Take the 2-minute tour ×
Stack Overflow is a question and answer site for professional and enthusiast programmers. It's 100% free, no registration required.

Which of these is correct?

var mockLogger = new Mock<EntLibLogger>();
mockLogger.Setup(i => i.CreateTracer(It.IsAny<string>()))
    .Returns((string operationName) =>
        {
            var mockTracer = new Mock<EntLibTracer>(operationName);
            mockTracer.Setup(i => i.IsTracingEnabled())
                .Returns(true);
            mockTracer.CallBase = true;

            return mockTracer.Object;
        });
mockLogger.CallBase = true;

//EntLibLogger.Current is a singleton that is shared across multiple threads.
//This Initialize method will set EntLibLogger.Current to the mocked instance
//instead of the default (non-mocked) configuration
EntLibLogger.Initialize(mockLogger.Object);

OR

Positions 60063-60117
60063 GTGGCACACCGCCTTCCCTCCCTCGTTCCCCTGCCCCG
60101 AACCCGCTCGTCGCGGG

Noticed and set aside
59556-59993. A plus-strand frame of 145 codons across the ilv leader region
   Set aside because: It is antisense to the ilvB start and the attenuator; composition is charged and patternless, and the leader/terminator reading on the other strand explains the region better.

var mockTracer = new Mock<EntLibTracer>(operationName);
mockTracer.Setup(i => i.IsTracingEnabled())
    .Returns(true);
mockTracer.CallBase = true;

var mockLogger = new Mock<EntLibLogger>();
mockLogger.Setup(i => i.CreateTracer(It.IsAny<string>()))
    .Returns(mockTracer.Object);
mockLogger.CallBase = true;

EntLibLogger.Initialize(mockLogger.Object);

I believe the first approach is correct but I am not sure if Moq might be doing some magic under the hood and just wanted to validate :)

share|improve this question

1 Answer 1

up vote 2 down vote accepted

I guess the main question is what you want to happen if it calls CreateTracer twice. In the first version you'll get two different mock tracers; in the second you'll get the same one twice.

The second version is what I've usually used in jMock, EasyMock and Rhino.Mocks - but I don't have any experience with Moq, so it may be more idiomatic to use the first form there. The second is simpler though, IMO :)

share|improve this answer
    
I agree with using the second option for the simplicity. Nesten lambdas are hard to read. If you want a new one each time you could use the first option, but extract the inner expression and give it a good name. –  Torbjørn Aug 2 '09 at 8:32

Your Answer

 
discard

By posting your answer, you agree to the privacy policy and terms of service.

Not the answer you're looking for? Browse other questions tagged or ask your own question.